I have been drinking coffee all morning and considering how this should work and why it does not.
I am pretty sure I am missing something.
I never could understand how that governor arm was held straight at the elbow in the first place in normal operation and I still don;t but I added the return spring to keep the elbow straight unless the arm is acted upon by the solenoid.
So today I am going to break this down in steps and work forward from there.
I removed the solenoid from the machine but left the bracket in place.
It occurred to me that they did not need to make these parts separate so maybe this is a place I could shim the solenoid out to extend the reach of the parts and bend that elbow to close the throttle.
But the first step today will be to try and make this new governor arm responsive and get the rpm set and sensitivity right.
Then I will tinker with the shims.
Four hours later I have got the kinks out now and I have everything working sort of.
I still have a slight hunt at 1500 watts and my voltage drops to 107 at 3000 watts.
I doubt I will ever get the hunt to go away but my frequency is steady on between 60 and 59 hz.
Best I ever managed!
The idle control now works too!
I have it shimmed with just two tiny #10 machine screw washers and it works perfect drawing the engine speed down to 1000 rpm and 55V output.
The voltage droop is bothering me.
I have to come up with something to address that.
I think I will try and put the lighting package in and piggy back the power it generates into the exciter circuit and see if I can boost the voltage with more exciter power
I still have power to spare.
I am considering spinning a 40 amp alternator to charge batteries.
Five hours after that…
I decided to pull the cover off the back and look over things.
One row of brushes is not riding on the slip ring correctly.
Just ever so slight hanging off to the side.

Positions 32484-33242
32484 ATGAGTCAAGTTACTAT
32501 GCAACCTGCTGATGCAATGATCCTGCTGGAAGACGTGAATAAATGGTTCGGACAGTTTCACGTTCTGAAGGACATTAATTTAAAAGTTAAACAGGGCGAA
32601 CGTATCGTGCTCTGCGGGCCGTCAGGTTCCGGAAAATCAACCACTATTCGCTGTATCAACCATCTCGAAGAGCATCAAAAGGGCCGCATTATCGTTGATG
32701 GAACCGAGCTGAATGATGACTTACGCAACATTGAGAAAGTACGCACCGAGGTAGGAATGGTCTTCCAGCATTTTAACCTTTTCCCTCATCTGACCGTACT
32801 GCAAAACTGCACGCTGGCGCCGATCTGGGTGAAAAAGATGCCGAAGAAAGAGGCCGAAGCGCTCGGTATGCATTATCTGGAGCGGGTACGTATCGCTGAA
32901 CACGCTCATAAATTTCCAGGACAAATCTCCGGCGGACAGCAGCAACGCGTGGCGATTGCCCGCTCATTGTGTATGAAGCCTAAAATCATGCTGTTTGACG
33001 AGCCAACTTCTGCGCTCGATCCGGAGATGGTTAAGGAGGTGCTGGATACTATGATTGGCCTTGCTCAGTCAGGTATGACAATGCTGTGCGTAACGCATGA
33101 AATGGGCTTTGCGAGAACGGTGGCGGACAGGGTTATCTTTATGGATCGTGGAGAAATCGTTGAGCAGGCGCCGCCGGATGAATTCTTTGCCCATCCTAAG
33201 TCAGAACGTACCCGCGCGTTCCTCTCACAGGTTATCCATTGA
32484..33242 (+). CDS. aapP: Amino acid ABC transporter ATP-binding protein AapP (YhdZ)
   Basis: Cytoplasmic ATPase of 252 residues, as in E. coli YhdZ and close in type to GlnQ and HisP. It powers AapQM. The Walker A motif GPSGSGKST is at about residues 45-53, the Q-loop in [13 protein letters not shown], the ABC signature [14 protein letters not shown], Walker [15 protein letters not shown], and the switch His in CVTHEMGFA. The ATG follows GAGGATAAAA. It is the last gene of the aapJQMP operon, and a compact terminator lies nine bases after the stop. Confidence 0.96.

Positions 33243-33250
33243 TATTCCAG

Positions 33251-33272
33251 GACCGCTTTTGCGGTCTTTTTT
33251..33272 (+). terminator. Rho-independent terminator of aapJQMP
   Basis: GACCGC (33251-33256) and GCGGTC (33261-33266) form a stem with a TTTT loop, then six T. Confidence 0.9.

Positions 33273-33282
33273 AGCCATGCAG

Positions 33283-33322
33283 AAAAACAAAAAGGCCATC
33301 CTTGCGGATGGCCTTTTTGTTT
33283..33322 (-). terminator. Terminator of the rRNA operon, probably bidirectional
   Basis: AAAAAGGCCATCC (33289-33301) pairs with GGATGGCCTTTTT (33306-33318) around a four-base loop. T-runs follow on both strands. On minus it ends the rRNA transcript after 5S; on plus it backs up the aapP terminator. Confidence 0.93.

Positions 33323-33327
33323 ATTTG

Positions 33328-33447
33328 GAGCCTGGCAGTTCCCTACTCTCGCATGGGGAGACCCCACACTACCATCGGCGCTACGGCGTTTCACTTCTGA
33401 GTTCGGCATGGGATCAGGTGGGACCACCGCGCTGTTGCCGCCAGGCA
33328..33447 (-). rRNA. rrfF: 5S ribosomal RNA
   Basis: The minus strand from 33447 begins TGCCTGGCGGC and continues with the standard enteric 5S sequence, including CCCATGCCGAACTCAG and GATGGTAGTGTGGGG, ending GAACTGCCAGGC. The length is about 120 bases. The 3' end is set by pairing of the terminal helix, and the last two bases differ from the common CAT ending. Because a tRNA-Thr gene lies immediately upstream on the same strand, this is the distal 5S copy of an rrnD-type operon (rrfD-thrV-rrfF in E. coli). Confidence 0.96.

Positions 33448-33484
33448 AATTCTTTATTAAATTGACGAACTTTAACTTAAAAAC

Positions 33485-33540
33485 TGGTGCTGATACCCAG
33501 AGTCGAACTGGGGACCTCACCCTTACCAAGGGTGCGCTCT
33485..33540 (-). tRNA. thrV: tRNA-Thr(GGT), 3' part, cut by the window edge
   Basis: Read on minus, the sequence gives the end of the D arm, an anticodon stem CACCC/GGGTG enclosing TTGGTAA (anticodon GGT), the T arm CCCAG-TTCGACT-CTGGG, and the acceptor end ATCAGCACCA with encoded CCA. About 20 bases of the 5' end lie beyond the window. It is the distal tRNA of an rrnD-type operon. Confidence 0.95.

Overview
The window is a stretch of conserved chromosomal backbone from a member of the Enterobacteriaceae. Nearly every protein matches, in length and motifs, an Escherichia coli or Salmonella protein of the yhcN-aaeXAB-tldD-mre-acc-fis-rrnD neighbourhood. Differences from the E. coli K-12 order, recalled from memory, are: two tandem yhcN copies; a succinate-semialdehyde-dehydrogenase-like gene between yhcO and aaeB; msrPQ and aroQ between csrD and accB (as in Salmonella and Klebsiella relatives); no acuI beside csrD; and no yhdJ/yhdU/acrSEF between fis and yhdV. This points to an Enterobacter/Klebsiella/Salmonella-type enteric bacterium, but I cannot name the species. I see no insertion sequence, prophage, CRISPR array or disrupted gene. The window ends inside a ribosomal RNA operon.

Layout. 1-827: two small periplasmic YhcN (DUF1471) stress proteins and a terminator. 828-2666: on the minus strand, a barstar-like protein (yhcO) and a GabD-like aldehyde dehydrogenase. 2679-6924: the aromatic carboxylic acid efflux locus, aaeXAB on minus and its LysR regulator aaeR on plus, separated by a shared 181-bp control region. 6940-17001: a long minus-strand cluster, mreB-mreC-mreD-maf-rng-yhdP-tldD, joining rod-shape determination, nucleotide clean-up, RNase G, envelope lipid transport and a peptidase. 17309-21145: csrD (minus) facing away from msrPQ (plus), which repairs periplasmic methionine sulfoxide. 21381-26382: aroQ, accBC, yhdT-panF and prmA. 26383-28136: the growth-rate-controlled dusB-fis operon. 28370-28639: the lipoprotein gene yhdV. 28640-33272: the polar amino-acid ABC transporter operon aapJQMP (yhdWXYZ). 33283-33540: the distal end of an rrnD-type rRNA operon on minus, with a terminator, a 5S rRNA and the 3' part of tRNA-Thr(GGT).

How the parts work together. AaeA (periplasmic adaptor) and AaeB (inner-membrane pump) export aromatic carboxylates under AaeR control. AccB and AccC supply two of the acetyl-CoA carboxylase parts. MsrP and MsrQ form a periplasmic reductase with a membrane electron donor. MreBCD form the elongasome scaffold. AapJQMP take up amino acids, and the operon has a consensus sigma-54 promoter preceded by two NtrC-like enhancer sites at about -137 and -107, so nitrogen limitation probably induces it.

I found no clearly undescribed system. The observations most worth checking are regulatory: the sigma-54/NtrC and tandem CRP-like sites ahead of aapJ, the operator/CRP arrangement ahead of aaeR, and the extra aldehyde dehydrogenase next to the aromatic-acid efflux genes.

The other set is fine.
I think I am going to make some shims next to slide the complete brush rigging over just enough to centre everything.
I also notice some slight streaking and contamination from oil.
Probably assembled by a guy with dirty hands…
There are some faint streaks in the slip rings from wear, nothing critical but they will increase the voltage drop across the brushes… ALL these things together might raise my voltage a measurable amount…
So I am going to cut down a come stone in the morning at work ( ruin hack saw blade in the process )
and glue the little pieces to a stick I can reach in and stone this machine with.
I am going to make some shims for the rigging too.
( I might just cut down some phenolic or glasstick and glue it one the composite base of the rigging… Seems like the most reasonable way to do this… maybe I have some thick Nomex or Mylar sheet I could layer… I don’t know but I guess you guy will see what comes next in the next series of photos )
I want to find a small oil cap to run in parallel to the AC to see if this will boost the output voltage a little .
Why the cap?
Well I have no field control but I want more excitation to increase the field strength and induce a high output voltage.
Well some of you are familiar with induction generators, they only work if you supply reactive power to them.
Well a Synchronous machine also will behave a little like that as well.
in fact if you power factor leads on an syncro machine you have to reduce excitation to keep the voltage in check.
I am going to try make this work in my favour…
In this image you can see how power flows real watts out of the machine and reactive power drawn from the line ( or in my case pretend there is a capacitor not a line and pretend the machine is synchronous )
For those that want to see the math…
Here is a vector diagram and the capacitor will cause a slight leading power factor and the blue line is the induced voltage.
In a lagging situation you can see how this will cause more sagging voltage ( math eh ?)